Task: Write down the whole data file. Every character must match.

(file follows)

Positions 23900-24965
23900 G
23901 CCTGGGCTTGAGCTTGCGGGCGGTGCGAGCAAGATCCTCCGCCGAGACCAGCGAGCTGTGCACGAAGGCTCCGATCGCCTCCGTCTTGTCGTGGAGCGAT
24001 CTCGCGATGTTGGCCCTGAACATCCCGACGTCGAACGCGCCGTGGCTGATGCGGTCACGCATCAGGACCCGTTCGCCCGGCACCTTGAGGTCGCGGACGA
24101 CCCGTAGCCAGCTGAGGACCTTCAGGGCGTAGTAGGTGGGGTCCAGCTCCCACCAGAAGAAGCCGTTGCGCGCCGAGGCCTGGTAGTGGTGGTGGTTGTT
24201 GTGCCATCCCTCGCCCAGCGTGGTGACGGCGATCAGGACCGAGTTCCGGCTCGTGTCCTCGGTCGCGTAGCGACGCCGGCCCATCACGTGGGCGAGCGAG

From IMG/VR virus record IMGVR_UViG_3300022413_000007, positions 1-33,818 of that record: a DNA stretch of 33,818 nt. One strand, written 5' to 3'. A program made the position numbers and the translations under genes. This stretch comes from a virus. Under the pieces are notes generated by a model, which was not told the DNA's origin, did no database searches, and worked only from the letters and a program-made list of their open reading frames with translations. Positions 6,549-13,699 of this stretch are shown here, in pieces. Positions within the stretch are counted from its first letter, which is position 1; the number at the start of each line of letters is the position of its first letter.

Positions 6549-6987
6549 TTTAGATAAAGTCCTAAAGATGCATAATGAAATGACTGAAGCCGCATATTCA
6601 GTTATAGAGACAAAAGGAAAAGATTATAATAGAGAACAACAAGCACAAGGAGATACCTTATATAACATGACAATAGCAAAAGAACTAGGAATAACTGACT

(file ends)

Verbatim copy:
Positions 23900-24965
23900 G
23901 CCTGGGCTTGAGCTTGCGGGCGGTGCGAGCAAGATCCTCCGCCGAGACCAGCGAGCTGTGCACGAAGGCTCCGATCGCCTCCGTCTTGTCGTGGAGCGAT
24001 CTCGCGATGTTGGCCCTGAACATCCCGACGTCGAACGCGCCGTGGCTGATGCGGTCACGCATCAGGACCCGTTCGCCCGGCACCTTGAGGTCGCGGACGA
24101 CCCGTAGCCAGCTGAGGACCTTCAGGGCGTAGTAGGTGGGGTCCAGCTCCCACCAGAAGAAGCCGTTGCGCGCCGAGGCCTGGTAGTGGTGGTGGTTGTT
24201 GTGCCATCCCTCGCCCAGCGTGGTGACGGCGATCAGGACCGAGTTCCGGCTCGTGTCCTCGGTCGCGTAGCGACGCCGGCCCATCACGTGGGCGAGCGAG

From IMG/VR virus record IMGVR_UViG_3300022413_000007, positions 1-33,818 of that record: a DNA stretch of 33,818 nt. One strand, written 5' to 3'. A program made the position numbers and the translations under genes. This stretch comes from a virus. Under the pieces are notes generated by a model, which was not told the DNA's origin, did no database searches, and worked only from the letters and a program-made list of their open reading frames with translations. Positions 6,549-13,699 of this stretch are shown here, in pieces. Positions within the stretch are counted from its first letter, which is position 1; the number at the start of each line of letters is the position of its first letter.

Positions 6549-6987
6549 TTTAGATAAAGTCCTAAAGATGCATAATGAAATGACTGAAGCCGCATATTCA
6601 GTTATAGAGACAAAAGGAAAAGATTATAATAGAGAACAACAAGCACAAGGAGATACCTTATATAACATGACAATAGCAAAAGAACTAGGAATAACTGACT